Posted by Eric Wallis, a resident of San Ramon,
on Aug 16, 2011 at 3:21 pm

n his comment on Scott Perkins' election campaign, Mr. O'Brien commented on the City's CalPERS pension obligation without setting forth the relevant facts.
Like most other California municipalities, San Ramon's employee pension obligations are handled through CalPERS, which –not San Ramon - is responsible for making investment decisions and contribution allocations to fund participating municipalities' retirement obligations. Until the market crash of 2008, San Ramon was essentially fully funded on its long term pension obligations.
Because of the investment losses CalPERS sustained in the Great Recession, in 2009 CalPERS sent San Ramon a notice basically stating that due to declines in CalPERS investment portfolio, our City was required to contribute some $17.6 million. The City had three options to do so.
First, CalPERS offered San Ramon a payment schedule with interest at 7.75% which, under CalPERS' terms, would not fully amortize. Second, San Ramon could make a lump-sum payment from its general fund reserves, a move that would have lowered reserves to about $11 million.
The third option was for San Ramon to borrow the funds from the market for its contribution. Because of San Ramon's sterling finances, it was able to parlay its top-notch AAA credit rating – a rating it, unlike the U.S. government, still enjoys today - to issue 30 year pension obligation bonds at 5.25%, far lower than CalPERS' offer. The City Council opted for this last choice.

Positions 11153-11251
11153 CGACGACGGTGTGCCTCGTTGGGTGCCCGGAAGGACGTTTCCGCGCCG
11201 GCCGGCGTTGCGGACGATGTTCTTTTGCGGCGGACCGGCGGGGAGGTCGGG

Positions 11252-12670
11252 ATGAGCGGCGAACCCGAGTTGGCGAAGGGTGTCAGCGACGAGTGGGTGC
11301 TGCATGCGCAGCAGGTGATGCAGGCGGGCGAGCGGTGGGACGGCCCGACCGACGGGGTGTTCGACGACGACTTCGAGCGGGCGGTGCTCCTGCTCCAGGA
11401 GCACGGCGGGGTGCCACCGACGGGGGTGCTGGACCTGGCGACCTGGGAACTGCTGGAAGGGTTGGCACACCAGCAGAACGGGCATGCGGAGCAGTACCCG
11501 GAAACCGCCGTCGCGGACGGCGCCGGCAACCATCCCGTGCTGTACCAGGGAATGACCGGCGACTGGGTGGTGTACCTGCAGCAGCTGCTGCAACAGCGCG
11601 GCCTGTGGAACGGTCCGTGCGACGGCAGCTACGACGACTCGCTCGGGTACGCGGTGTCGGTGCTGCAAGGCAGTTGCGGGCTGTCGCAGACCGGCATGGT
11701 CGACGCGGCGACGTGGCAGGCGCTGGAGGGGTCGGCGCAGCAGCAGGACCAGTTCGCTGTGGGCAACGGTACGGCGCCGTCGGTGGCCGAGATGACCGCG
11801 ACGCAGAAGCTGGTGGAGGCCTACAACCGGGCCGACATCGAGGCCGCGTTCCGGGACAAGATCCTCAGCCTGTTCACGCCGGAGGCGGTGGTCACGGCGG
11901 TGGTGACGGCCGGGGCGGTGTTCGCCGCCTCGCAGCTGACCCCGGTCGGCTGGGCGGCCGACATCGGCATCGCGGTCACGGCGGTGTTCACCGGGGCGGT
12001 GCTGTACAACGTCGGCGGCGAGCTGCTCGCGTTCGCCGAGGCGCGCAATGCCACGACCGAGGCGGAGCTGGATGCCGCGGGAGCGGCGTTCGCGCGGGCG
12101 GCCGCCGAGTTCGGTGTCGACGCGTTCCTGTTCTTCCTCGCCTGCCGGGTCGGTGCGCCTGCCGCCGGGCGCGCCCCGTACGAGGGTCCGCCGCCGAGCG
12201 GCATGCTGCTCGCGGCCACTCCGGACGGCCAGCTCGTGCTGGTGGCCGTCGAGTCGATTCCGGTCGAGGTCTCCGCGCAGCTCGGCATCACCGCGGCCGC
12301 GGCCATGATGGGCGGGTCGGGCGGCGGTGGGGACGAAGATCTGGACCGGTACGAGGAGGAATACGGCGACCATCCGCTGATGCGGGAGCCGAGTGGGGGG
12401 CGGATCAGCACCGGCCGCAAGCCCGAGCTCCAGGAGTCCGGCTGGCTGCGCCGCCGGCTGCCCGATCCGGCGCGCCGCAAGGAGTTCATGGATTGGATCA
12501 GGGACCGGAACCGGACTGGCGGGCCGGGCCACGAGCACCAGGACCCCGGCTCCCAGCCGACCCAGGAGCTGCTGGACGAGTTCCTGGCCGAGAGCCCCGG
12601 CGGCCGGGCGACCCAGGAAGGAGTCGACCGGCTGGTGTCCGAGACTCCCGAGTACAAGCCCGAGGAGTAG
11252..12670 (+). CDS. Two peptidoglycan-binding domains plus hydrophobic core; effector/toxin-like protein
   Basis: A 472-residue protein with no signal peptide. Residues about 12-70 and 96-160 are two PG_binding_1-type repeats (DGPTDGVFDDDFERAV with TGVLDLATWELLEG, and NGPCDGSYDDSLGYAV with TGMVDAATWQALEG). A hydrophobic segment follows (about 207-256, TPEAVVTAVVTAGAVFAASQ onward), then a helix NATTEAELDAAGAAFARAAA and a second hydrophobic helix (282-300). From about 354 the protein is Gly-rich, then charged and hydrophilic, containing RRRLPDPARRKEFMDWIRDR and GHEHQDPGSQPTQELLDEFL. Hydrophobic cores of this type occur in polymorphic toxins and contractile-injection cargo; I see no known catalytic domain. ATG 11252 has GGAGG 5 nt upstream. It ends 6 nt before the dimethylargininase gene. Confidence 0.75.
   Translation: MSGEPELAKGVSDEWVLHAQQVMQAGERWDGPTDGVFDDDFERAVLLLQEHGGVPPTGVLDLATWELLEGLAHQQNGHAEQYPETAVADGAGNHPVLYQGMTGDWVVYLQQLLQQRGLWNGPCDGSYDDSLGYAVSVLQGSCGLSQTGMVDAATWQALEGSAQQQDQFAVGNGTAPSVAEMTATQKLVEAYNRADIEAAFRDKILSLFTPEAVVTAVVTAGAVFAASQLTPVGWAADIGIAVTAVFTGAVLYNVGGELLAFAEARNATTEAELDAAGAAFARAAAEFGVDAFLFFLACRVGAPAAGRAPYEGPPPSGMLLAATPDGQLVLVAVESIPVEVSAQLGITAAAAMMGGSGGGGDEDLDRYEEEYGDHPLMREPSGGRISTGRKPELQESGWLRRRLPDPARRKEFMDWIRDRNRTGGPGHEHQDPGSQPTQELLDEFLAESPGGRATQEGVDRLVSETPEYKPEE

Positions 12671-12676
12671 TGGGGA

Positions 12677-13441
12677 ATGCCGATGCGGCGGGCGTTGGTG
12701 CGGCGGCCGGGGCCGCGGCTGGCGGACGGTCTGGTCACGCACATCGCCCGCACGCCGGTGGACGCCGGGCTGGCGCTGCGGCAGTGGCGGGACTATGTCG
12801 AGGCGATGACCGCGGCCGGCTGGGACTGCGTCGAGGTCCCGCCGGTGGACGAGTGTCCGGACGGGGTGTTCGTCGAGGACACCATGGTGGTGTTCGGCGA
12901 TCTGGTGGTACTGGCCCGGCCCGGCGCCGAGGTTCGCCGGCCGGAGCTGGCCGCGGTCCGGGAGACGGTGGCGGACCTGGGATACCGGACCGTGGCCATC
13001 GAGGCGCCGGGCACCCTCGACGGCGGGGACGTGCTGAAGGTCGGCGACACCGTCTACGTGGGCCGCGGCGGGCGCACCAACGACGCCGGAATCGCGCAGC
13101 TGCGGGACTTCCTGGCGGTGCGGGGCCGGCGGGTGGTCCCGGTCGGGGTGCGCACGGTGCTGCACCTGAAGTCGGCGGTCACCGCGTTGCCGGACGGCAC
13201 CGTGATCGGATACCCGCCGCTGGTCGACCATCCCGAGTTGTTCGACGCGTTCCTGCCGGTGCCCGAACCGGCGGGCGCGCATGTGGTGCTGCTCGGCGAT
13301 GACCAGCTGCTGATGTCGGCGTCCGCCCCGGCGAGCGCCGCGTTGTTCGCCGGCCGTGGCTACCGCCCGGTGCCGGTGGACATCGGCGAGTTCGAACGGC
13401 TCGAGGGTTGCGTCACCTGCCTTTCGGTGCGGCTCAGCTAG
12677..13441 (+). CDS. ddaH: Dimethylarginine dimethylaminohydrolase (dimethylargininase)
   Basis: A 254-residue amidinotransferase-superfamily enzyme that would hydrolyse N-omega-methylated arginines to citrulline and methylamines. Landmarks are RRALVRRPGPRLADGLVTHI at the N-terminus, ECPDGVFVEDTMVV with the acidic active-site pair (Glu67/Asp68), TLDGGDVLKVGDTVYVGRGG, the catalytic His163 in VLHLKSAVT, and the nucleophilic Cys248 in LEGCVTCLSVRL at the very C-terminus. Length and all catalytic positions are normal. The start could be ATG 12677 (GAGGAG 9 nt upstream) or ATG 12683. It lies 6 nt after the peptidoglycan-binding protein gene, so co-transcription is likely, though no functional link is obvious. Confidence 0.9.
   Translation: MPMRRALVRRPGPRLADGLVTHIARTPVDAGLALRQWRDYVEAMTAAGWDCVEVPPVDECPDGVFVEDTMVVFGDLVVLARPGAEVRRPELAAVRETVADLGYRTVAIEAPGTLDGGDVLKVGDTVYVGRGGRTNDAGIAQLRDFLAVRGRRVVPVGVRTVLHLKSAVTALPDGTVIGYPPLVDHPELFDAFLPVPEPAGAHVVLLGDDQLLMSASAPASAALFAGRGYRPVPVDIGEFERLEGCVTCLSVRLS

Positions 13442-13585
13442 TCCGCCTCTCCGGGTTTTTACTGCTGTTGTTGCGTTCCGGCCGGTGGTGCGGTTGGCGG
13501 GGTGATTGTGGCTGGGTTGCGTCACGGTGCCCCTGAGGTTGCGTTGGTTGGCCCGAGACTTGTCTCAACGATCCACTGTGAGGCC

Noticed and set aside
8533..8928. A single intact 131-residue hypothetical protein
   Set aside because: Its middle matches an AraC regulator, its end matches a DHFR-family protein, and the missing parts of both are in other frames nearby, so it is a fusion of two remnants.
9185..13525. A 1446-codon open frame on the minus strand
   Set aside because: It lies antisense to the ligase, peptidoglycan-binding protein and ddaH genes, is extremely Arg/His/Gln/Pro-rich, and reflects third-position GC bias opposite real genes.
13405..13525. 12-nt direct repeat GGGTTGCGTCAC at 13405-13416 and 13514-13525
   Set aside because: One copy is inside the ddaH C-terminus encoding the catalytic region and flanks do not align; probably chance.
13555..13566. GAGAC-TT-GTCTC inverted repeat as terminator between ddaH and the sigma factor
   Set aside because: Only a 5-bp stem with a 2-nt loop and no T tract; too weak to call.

In hindsight, the City Council's decision was correct – the funds the City borrowed saved significant costs compared to CalPERS' rate, and using general fund reserves would have substantially lowered reserves going into what has been a four year economic downturn. Dipping into general fund reserves would have resulted in across the board reductions to City services – and a consequent diminution in our quality of life – to rebuild the reserves to meet the General Plan's policy of a reserve equal to 50% of the City's annual operating budget.
No one likes to incur debt, but given the circumstances that existed, the use of pension obligation bonds was the most prudent fiscal choice to make.


Posted by TD, a resident of San Ramon,
on Aug 16, 2011 at 9:42 pm

Great explanation Mr. Wallis. It is amazing to see people misinterpret and twist the facts. Just because you post it in a blog, it does not make it true.


Posted by Steve O'Brien, a resident of San Ramon,
on Aug 17, 2011 at 5:03 pm

Mr Wallis- your understanding of the events that led to the city's borrowing of $17.6 million to pay for its pension debts seems reasonable. Your assessment that the city would have run down it's reserves is exactly the point- when the debt is netted out, we don't have any reserves!
You did fail to mention the $3.6 million (per last year's audit report) that remains as unpaid to Calpers, and the additional $3 million unpaid liability for our share of the Dublin Fire District retiree health care liability. If you add it all up, that's a total of more than $24 million we owe in various forms of debt.

Now that we've got the numbers down, here's the point of it all: